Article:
Jessica Resnick

Activist, actress, dancer, writer and model.

SS: What made you go vegan and why?

JR: I grew up dining at fancy steakhouses and eating meat fairly often. I never really enjoyed meat that much, so when I was about ten years old, I proclaimed myself a “chickentarian” (a pescetarian who also eats chicken). When I was thirteen years old, I was dining out with my family and ordered a chicken breast. As I cut into it, I hit a tendon and blood oozed out. I was immediately overcome with disgust and could not fathom the idea of eating another living being. I first became a pescetarian for a few months, before transitioning to a vegetarian. I never understood the purpose of veganism until about a year and a half ago, when I became educated on the horrors of the egg production and dairy industry. Once I learned about the mistreatment of animals in these industries and how they are indirectly connected to the meat industry, I knew I had to make the jump to vegan.

SS: Has it been difficult for you? If yes, what was difficult and did it get easier?

JR: When I first started to go vegan, it was very difficult for me. I was that girl who laughed at the idea of veganism, since I could not fathom living without my beloved cheese and ice cream. I was really lucky, though, because I became vegan at a time when many companies like daiya and gardein were distributing fabulous substitutes to restaurants and grocery stores. Living in LA, it’s super easy to walk down the street and find a vegetarian/vegan restaurant. In addition, so many restaurants are recognizing the growing demand for vegan food and thus are implementing more vegan options to their menus. Being a vegan was the best choice I’ve made and now I can’t imagine NOT being a vegan!

SS: What would you say to encourage someone who is considering becoming vegan?

JR: I would say, go for it! Being vegan has so many benefits and it is truly transformative. You feel so great both inside and out, knowing your food choices have such a large impact on yourself and others. If you think about it, the food you eat has such an effect on the world around you and really shows what kind of person you are. My philosophy is that I don’t want my own existence to cause harm to anyone else and could not enjoy food, knowing that someone had to suffer for it to be made. Of course, this extends beyond food into fashion and cosmetics. Even if you don’t care about animals at all, do it for your own health or the health of the planet! Your body will thank you for it.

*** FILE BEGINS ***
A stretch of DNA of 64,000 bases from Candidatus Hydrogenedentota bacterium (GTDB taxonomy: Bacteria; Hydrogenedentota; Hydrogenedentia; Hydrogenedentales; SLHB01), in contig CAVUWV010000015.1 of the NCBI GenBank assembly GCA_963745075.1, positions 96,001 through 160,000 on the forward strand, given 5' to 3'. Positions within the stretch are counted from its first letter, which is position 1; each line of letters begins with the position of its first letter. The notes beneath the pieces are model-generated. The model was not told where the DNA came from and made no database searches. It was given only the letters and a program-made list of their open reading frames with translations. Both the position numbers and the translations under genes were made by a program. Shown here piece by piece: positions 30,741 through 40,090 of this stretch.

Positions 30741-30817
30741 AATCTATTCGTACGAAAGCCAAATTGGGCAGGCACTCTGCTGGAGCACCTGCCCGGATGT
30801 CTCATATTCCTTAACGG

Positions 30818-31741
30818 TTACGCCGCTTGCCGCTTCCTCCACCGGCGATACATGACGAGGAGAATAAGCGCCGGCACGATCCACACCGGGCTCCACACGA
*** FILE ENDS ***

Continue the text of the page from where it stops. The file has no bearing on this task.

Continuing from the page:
SS: What are some animal rights related things you participate in?

JR: I try to integrate animal rights into my life as much as possible. As an actress/dancer/writer, I often include animal rights issues in my creative work, even if it is only subtle. It’s such a great outlet for me and allows me to have an effect on people, through stirring their emotions. In college, I choreographed a dance piece that paralleled issues surrounding human slavery and animal enslavement. It was so amazing to give animals a voice through my body movements and be able to educate others in an entertaining way. I continue to write stories and screenplays that I hope will have an impact on others in the future.

In addition, I manage a blog called Bein’ Green Savin’ Green ( The purpose of the blog is to help others realize how easy and fun it is to live an environmentally friendly, vegan lifestyle. There is such a misconception that vegan food is costly and tasteless. My goal is to show my readers that vegan food is not only very inventive and flavorful, but can be greatly enjoyed, without breaking the bank. I also co-own a vegan stock photo site called Vegistock ( Our goal is to provide high quality, cruelty-free food photos to publications and hopefully bring vegan into the mainstream. Through our photography, we can show people that veganism goes beyond the standard idea of salads and veggie burgers.

SS: What are your favorite AR organizations?

JR: Gosh, there are so many amazing AR organizations. I really love Mercy For Animals and Compassion Over Killing. I’ve had the pleasure of being able to volunteer with both of these lovely organizations and have been able to directly experience the changes they’re making for animals everywhere. I also love PETA. When I first became vegetarian in my teens, I relied on the PETA2 magazine to educate myself about animal rights issues, and it provided a great support system for me, since I didn’t know many other vegetarians at the time. I think PETA does great work and I love that they are so controversial and bring about a lot of media attention.